I have a drawing of the court and can use a protractor to get an idea of the angle between a serve to the centerline and a wide serve to the sideline It's roughly 15°. The server could stand differently to hit the center or sideline, turn their entire body 15°. Or they could stand the same way and hit the ball differently.

In a high level serve the racket is rotating at 2 to 3 degrees per millisecond in the side-to- side direction, 8 to 12° total, during impact. Somehow servers train that. For a Waiter's Tray, where the racket is rotating much slower, the server somehow must direct the racket face to move across the ball and first contact it on the right spot.
 
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SystemicAnomaly

Talk Tennis Guru
#8
Should the follow through after ball contact on the slice serve be the same as it is on the flat serve?

I believe the answer is yes, but then I also feel that I can get more spin/slice action if I continue with a carving racket path to my left (for right handers)

Is this a wrong intuition? (I find that a lot of what feels intuitively right is often times not right in tennis)
The conventional answer is YES but is is possible to utilize the carving action that you suggest. While most elite servers do not do this, some players seem to be able to get the carving action to work for them. I believe that what you are suggesting is similar to what Salzenstein is doing in this video:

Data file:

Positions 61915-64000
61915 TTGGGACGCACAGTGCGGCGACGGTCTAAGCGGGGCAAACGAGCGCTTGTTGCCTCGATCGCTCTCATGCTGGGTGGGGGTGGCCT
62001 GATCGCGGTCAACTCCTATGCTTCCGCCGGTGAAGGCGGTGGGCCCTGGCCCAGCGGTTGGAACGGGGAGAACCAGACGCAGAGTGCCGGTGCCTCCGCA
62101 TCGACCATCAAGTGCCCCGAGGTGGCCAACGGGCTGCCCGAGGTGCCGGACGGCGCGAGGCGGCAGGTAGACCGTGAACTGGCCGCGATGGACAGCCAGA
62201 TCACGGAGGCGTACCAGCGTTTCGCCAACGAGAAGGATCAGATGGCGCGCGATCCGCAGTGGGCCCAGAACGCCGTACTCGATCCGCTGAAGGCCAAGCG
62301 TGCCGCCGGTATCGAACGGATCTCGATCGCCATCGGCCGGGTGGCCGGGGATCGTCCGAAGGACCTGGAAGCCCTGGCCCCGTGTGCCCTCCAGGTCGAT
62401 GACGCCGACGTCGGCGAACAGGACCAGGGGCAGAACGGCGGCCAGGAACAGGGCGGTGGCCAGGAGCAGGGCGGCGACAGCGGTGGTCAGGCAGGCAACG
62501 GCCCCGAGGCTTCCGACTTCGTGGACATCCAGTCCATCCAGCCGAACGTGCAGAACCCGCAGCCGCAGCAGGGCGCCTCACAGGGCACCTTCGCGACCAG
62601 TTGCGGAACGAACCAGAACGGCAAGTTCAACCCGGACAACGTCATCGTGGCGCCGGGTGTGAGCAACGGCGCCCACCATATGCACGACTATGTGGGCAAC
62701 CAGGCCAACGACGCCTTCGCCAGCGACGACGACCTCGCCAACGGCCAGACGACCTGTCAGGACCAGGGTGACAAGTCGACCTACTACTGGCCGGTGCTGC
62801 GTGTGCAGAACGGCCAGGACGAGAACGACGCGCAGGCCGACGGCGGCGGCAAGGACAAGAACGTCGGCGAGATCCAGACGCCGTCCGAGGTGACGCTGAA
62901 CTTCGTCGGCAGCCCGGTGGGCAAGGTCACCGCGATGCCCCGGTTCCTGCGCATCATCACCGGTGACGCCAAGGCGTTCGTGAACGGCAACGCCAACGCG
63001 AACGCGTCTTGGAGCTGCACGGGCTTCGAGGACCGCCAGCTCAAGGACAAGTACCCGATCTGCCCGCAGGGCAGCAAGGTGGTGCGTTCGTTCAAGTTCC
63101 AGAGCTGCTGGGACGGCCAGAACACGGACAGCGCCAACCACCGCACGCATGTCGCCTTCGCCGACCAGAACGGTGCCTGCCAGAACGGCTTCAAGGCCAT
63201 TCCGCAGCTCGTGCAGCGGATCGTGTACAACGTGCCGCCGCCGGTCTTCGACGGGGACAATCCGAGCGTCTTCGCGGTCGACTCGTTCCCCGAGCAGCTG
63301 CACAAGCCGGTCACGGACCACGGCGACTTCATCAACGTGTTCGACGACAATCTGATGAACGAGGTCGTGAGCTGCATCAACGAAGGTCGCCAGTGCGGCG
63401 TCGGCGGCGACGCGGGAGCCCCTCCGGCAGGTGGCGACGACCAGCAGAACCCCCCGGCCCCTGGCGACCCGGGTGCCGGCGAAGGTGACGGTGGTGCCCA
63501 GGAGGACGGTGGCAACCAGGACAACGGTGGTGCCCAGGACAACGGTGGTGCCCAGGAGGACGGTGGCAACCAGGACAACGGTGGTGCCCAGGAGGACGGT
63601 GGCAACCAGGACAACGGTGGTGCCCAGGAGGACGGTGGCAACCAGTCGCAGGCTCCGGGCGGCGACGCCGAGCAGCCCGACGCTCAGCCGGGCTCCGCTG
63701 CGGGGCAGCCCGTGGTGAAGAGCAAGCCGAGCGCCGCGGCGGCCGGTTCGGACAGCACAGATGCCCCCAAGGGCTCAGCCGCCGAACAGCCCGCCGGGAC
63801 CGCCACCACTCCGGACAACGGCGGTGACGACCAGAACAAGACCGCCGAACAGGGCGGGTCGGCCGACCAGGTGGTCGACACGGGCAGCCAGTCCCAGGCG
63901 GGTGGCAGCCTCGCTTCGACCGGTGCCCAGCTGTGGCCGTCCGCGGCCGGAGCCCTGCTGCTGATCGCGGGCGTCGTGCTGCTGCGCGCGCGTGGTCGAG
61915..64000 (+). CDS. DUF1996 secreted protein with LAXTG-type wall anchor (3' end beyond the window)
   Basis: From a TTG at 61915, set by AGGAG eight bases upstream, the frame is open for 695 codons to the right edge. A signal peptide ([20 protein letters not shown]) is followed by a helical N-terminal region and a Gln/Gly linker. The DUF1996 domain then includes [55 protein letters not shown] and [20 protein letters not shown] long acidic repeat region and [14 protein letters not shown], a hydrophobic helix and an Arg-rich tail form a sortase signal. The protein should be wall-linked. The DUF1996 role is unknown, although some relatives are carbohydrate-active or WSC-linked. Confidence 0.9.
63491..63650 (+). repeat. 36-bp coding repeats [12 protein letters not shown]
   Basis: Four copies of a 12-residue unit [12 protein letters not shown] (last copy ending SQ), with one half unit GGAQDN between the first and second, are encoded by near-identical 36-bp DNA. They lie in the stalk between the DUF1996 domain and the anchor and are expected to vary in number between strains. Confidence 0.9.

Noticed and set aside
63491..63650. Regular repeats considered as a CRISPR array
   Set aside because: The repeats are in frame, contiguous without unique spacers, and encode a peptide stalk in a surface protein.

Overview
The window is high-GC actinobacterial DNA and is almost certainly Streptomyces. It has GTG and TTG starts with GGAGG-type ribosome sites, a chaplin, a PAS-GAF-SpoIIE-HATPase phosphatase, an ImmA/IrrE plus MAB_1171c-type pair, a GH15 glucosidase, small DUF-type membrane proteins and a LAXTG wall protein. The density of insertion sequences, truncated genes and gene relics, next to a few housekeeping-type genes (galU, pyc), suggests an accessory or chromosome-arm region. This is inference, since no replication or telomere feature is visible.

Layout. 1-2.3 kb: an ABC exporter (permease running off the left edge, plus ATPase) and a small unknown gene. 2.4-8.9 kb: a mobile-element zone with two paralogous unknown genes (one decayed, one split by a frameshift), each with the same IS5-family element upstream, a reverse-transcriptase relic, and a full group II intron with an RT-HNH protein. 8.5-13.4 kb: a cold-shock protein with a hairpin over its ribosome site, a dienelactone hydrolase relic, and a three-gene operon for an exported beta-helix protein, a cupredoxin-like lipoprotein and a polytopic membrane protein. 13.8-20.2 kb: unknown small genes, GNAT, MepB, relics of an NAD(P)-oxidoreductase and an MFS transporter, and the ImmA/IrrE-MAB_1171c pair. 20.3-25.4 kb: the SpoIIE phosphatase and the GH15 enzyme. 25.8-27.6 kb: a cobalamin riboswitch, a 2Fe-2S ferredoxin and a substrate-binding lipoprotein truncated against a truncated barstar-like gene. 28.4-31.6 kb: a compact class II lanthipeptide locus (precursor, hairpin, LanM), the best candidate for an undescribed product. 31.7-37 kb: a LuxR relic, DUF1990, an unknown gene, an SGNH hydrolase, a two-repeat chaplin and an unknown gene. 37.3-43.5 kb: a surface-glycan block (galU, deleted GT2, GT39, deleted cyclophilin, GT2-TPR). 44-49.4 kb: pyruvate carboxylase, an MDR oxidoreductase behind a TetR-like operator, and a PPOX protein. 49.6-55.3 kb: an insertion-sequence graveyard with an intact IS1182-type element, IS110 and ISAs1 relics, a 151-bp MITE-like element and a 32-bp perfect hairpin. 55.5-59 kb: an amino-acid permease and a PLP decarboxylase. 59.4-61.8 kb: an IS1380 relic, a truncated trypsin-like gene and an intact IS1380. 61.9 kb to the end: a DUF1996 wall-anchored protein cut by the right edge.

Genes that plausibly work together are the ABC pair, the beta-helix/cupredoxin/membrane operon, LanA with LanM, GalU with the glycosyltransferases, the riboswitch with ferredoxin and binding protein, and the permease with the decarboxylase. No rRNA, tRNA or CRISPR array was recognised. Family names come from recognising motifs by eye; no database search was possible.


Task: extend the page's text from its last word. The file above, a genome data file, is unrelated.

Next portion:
I suspect that the the brushing action and the amount of racket ¨pronation¨ during the contact phase is very similar for the Salzenstein slice as it is for a more conventional slice serve action. However, after the contact phase, it appears that Jeff supinates his forearm and racket whereas we see a considerable amount of pronation (and ISR) for the conventional slice serve action.
 
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#9
Here are some Toly composite images from rare Fuzzy Yellow Balls overhead camera views of the serve. This is also the ideal camera view to show the racket path forward and to the side after impact.



How representative these images are of the variety among ATP players is not known. Unfortunately, overhead videos are very hard to find.
 
#11
Slice serve in comparison to a flat serve. Toly composite pictures. I can't say how typical these serves are.
http://tt.tennis-warehouse.com/index.php?threads/slice-serve-pronate-or-no-pronate.456513/page-2
Here are examples of flat and slice serves.

Both show solid arm pronation.
The main differences are:
1. There is very weak wrist ulnar deviation in case of flat serve and very active in case of slice serve.
2. Path of the slice serve is directed more to the right.
3. Flat serve has additional wrist flexing activity.
There is a problem is determining directions accurately with randomly placed video cameras. I believe that the ball's trajectory provides a pretty good reference direction, so far the best that I can think of. The trajectory can be seen from behind or in front of the server. If you point the camera at the center of the service box, then the sideline is about 8 d. from the service box center and the centerline is about about 8 d. on the other side. For the best camera alignment to the trajectory, the ball appears to go directly away from or toward the camera.
Example, kick serve.